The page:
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FCW : April 15, 2015
April 15, 2015 FCW.COM 17 If there’s a poster child for the importance of program management, it’s probably HealthCare.gov. The web- site’s troubled rollout in 2013 revealed serious short- comings in the coordinated, practical oversight that a complex IT initiative requires, and the Government Account- ability Office concluded in a July 2014 report that the site’s problems were due to “ineffective planning or oversight practices” during its development. The challenges extend far beyond any one program, how- ever. In February, federal IT acquisition was one of two additions to GAO’s list of programs at high risk of fraud, waste, abuse and mismanagement. The other addition was veterans’ health care, where the problems also include a substantial IT program component. GAO’s 2014 report identifies big problems not only with HealthCare.gov but also with other massive federal IT proj- ects. The Department of Homeland Security’s now-aban- doned $1 billion Secure Border Initiative, the Department of Veterans Affairs’ failed $609 million Financial and Logistics Integrated Technology Enterprise program, the Office of Personnel Management’s canceled $231 million Retirement Systems Modernization and other junked programs were all cited as evidence of shaky federal IT management. If there’s a bright side, however, it’s that the queasiness brought on by such programs — along with the now-guar- anteed GAO spotlight — are helping to spur the federal government to manage IT better. Experts in industry and government point to redoubled efforts to implement prov- en project management techniques and agile development practices, lure new digital thought leaders into the manage- ment ranks, and provide IT managers with more concrete models for steering large IT projects. With such high-profile problems, program manage- ment experts say, the environment is ripe for new ways to approach an issue that has dogged the federal government for some time: how to manage big, complex IT systems that threaten to grow even larger as technology becomes more interconnected. Program management and its sister discipline, project management, involve having dedicated processes and managers who keep big, complex programs and projects on track. The federal government has been trying to address both disciplines for some time, at least since the General Services Administration introduced its Trail Boss program in the 1980s. The effort has continued with the Obama admin- istration’s initiatives to instill the attitudes and practices program management BY MARK ROCKWELL The challenges of keeping enterprise-level IT projects on track are nothing new, but forces are aligning to put new emphasis on doing PM right Putting a premium on SHUTTERSTOCK 0415fcw_016-022.indd 17 3/24/15 1:41 PM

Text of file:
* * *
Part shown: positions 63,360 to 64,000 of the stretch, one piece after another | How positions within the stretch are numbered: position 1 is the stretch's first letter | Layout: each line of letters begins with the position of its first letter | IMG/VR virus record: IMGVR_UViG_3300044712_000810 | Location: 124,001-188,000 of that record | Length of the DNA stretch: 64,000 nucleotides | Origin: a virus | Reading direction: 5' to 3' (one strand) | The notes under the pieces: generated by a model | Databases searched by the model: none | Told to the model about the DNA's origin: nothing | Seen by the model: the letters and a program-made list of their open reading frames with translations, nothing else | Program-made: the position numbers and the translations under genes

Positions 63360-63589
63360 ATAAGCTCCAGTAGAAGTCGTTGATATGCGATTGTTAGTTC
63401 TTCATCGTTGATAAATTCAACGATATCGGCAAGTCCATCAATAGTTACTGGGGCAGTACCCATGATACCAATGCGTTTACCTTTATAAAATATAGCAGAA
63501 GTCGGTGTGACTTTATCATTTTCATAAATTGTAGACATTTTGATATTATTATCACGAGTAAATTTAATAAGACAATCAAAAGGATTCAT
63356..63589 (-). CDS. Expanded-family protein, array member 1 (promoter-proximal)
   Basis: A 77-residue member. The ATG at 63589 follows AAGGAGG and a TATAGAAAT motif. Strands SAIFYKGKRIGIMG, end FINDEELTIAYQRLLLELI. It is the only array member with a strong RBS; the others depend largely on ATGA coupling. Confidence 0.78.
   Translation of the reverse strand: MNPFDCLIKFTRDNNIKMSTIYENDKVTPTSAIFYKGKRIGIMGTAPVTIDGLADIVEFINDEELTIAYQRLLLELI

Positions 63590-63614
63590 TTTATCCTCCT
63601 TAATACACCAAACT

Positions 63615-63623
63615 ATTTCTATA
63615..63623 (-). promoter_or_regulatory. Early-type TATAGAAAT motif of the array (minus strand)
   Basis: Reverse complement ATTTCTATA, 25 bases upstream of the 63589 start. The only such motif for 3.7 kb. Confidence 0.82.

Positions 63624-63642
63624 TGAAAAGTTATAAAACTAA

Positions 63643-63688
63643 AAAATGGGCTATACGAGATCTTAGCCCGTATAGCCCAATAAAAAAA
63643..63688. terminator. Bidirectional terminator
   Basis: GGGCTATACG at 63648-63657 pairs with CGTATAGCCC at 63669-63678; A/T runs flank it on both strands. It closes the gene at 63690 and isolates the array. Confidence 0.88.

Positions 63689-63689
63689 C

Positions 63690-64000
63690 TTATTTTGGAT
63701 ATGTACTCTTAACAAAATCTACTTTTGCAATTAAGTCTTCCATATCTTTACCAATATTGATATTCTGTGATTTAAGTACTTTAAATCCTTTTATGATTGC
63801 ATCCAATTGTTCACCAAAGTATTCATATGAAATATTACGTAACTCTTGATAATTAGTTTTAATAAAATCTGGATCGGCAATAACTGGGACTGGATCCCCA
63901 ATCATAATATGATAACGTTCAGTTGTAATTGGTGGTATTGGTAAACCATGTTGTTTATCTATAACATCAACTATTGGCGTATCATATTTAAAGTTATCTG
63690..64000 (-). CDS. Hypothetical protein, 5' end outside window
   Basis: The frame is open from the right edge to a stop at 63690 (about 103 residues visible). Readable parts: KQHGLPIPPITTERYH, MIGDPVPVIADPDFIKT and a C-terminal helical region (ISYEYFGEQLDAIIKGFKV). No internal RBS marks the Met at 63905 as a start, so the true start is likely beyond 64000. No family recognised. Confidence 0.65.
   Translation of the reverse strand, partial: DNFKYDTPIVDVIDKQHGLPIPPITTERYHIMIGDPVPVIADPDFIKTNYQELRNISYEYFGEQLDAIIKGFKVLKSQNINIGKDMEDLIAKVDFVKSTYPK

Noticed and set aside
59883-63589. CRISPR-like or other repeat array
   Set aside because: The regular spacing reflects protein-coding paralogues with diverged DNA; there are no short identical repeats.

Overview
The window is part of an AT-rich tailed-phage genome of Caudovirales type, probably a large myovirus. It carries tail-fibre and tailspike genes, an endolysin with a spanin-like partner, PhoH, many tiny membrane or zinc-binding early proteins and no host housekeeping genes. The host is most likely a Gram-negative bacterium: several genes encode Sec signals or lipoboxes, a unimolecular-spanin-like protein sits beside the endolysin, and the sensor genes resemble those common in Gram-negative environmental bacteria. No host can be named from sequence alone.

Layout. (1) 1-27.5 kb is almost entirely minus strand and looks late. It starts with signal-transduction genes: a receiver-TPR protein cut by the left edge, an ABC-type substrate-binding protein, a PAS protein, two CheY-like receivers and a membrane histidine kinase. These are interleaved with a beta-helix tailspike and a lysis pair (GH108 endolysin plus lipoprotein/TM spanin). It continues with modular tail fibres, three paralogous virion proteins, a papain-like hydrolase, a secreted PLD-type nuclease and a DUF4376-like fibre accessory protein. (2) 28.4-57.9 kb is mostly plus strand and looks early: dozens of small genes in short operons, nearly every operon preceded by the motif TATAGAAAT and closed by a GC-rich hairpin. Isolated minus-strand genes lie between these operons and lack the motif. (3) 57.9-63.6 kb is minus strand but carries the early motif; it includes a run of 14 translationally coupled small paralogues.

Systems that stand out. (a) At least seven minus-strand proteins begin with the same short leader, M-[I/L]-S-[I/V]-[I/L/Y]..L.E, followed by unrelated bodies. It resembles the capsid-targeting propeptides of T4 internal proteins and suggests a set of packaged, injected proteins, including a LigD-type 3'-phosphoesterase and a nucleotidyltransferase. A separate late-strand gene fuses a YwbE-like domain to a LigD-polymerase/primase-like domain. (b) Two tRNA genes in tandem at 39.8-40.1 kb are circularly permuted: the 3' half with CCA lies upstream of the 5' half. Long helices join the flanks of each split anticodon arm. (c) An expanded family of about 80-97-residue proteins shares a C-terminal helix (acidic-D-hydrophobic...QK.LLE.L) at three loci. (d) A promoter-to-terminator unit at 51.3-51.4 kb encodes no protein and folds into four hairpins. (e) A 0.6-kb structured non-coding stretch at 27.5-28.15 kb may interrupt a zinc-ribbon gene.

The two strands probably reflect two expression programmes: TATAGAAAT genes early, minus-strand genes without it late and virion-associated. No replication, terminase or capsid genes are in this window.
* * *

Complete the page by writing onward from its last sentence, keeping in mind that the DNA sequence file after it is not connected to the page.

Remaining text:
March 30, 2015
April 30, 2015